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NASCAR Race Weekend Central

Pato O’Ward Claims His 1st IndyCar Victory At The XPEL 375

For much of the XPEL 375, it seemed that Scott Dixon would claim back-to-back wins at the Texas Motor Speedway, but in the end it was Pato O’Ward who was victorious, securing his first IndyCar win after starting fourth.

O’Ward had run near the front all day, and emerged ahead of Dixon after his third and final stop on lap 189. O’Ward would have been first, had a perfectly-timed caution not allowed Josef Newgarden to jump him in the pits. When the race restarted with 47 laps left, O’Ward followed in Newgarden’s wheel tracks before sending a pass down the inside of the two-time champion with 23 laps to go. From there, the Arrow McLaren SP driver stretched out his lead to over a second and easily led to the checked flag.

O’Ward was pumped after jumping out of the car. “Oh, finally man!” he exclaimed in his interview with NBCSN. “Everyone in this team did such a good job and we bounced back from last week and we got a podium yesterday and we had pace and we got the job done today. I couldn’t be happier.”

Newgarden came home second, another solid result after his recovery drive yesterday, and made several smooth overtakes over the course of the race. “I don’t know that we can be disappointed, but we were in the catbird seat there,” explained Newgarden. “I didn’t have the speed at the end.”

He was followed by Graham Rahal in third, who looked to be in contention for the win until the third round of pit stops when he and Dixon were jumped by O’Ward and Newgarden. Rahal had started ninth but benefited from a good second stop and some slick passes to battle with Dixon for the lead for a few dozen laps. Dixon, who led for most of the day, finished behind Rahal in fourth, with Colton Herta carving his way through the field from tenth to finish fifth. The rest of the top ten, in order, consisted of Simon Pagenaud, Alex Palou, Scott McLaughlin, Rinus VeeKay, and Ryan Hunter-Reay. 

READ
Scott Dixon Goes Back-to-Back in Texas; McLaughlin Nabs 2nd

The race had started with a bang—just as the green flag waved, a six-car pileup at the back of the pack put an immediate halt to the action. There was apparent confusion over when the leaders were starting the race, with drivers near the back smashing the accelerator before having to check up as the front of the field hadn’t quite gotten underway yet.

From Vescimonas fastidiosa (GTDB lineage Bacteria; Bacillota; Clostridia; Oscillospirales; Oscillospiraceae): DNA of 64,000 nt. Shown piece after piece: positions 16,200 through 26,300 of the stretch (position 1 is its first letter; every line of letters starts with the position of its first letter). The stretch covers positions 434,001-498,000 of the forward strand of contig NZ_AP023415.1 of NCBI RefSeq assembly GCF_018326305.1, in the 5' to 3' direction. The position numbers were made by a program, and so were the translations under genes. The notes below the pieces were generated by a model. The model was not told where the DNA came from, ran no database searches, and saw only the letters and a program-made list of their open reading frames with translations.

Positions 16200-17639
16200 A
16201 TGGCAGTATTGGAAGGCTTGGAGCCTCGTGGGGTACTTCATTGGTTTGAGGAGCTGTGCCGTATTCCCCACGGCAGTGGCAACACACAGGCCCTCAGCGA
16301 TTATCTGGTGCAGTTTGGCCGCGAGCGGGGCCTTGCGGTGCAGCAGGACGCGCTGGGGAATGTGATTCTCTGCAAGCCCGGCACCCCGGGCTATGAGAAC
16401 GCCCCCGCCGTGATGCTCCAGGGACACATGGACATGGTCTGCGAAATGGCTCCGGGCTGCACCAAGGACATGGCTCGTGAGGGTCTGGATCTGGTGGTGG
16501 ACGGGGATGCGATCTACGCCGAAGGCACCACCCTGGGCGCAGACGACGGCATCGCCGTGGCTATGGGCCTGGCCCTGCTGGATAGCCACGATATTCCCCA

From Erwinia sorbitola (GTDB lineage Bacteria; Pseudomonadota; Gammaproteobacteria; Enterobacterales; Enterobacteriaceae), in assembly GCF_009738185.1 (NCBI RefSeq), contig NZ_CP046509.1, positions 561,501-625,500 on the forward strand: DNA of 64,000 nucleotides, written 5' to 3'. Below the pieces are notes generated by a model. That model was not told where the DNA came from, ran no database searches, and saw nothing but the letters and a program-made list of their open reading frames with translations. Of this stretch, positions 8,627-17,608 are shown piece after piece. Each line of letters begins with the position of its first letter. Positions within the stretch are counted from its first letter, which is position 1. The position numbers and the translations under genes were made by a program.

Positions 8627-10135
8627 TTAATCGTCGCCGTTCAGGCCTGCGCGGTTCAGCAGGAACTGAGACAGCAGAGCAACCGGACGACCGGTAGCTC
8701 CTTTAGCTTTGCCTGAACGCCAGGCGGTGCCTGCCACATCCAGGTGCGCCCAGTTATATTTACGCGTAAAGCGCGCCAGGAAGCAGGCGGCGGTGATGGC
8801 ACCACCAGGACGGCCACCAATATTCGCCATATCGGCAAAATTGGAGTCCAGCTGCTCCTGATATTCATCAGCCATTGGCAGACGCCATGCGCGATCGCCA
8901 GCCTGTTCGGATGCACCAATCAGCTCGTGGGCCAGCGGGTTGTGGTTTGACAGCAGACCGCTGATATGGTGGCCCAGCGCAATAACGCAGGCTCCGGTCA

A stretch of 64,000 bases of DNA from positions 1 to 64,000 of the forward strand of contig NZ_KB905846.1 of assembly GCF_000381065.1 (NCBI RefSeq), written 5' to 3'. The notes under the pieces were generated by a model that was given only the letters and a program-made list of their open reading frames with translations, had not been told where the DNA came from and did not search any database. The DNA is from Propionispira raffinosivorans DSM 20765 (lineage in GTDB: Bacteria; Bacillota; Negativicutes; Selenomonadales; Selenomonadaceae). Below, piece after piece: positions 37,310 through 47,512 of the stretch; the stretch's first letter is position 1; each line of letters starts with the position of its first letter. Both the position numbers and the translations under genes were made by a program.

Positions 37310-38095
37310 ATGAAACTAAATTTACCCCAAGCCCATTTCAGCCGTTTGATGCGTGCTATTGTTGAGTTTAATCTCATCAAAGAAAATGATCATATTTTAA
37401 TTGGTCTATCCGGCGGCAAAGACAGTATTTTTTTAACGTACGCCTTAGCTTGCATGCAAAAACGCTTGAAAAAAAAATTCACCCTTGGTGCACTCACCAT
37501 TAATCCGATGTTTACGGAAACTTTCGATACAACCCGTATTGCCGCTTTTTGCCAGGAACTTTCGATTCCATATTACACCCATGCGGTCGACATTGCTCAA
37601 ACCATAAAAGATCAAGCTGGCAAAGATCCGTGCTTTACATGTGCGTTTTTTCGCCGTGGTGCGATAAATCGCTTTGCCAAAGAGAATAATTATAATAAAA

This sudden slowing saw Pietro Fittipaldi, stepping in for Romain Grosjean in the No. 51 Honda, tap the back of Sebastian Bourdais’ No. 14 ROKiT Honda. The contact sent Bourdais spinning into Alexander Rossi’s No. 27 AutoNation Honda, causing a huge roadblock. 

As the rest of the field reached the hullabaloo, Dalton Kellet’s No. 4 Chevrolet tagged Conor Daly in the No. 59 Gallagher Chevrolet, flipping him onto his roll bar which then dug into the infield lawn, catapulted Daly back over. 

Only Felix Rosenqvist snuck through the melee unharmed, with the Swede putting two wheels on the grass to do so. Although James Hinchcliffe managed to slot through a gap in the middle of the wreckage, he sustained wheel damage and later retired. Tony Kanaan, meanwhile, slammed on the brakes but came away with front wing and suspension damage which put him several laps down. 

Jack Harvey, who had a controversial race on Saturday, was on for a strong result in the XPEL 375 before a mechanical issue ended his day. On the first restart on lap 20, Harvey swept around the outside of both Will Power and O’Ward in one corner to take third place, and was running comfortably in fourth when disaster struck. The issue on his No. 60 Honda seemed similar to what Herta had experienced in Saturday’s (May 1) Genesys 300, with the right rear wheel bearing causing billowing smoke and a retirement for the British driver. 

Rosenqvist, after avoiding the first lap pileup, also lost out on a top ten result late in the race. As he emerged from the pits on lap 189, one of his rear tires came loose, forcing Rosenqvist to tiptoe back to the pits on three wheels and bringing out the final caution. 

Power was another driver whose race came apart late in the day. Power had started third and was fighting for the podium positions until the final restart with 52 laps left. Herta made a bold pass down the inside of both Pagenaud and Power, leaving Power higher on the banking than he would have wanted. He ended up on the low-grip PJ1 stain on the high lane and lost speed at a rapid rate before understeering and brushing the wall, effectively ending his race. 

IndyCar now takes a week off, returning on May 15 for the GMR Grand Prix at the Indianapolis Motor Speedway Road Course, which will be broadcast at 2:30 PM EST on NBC. 

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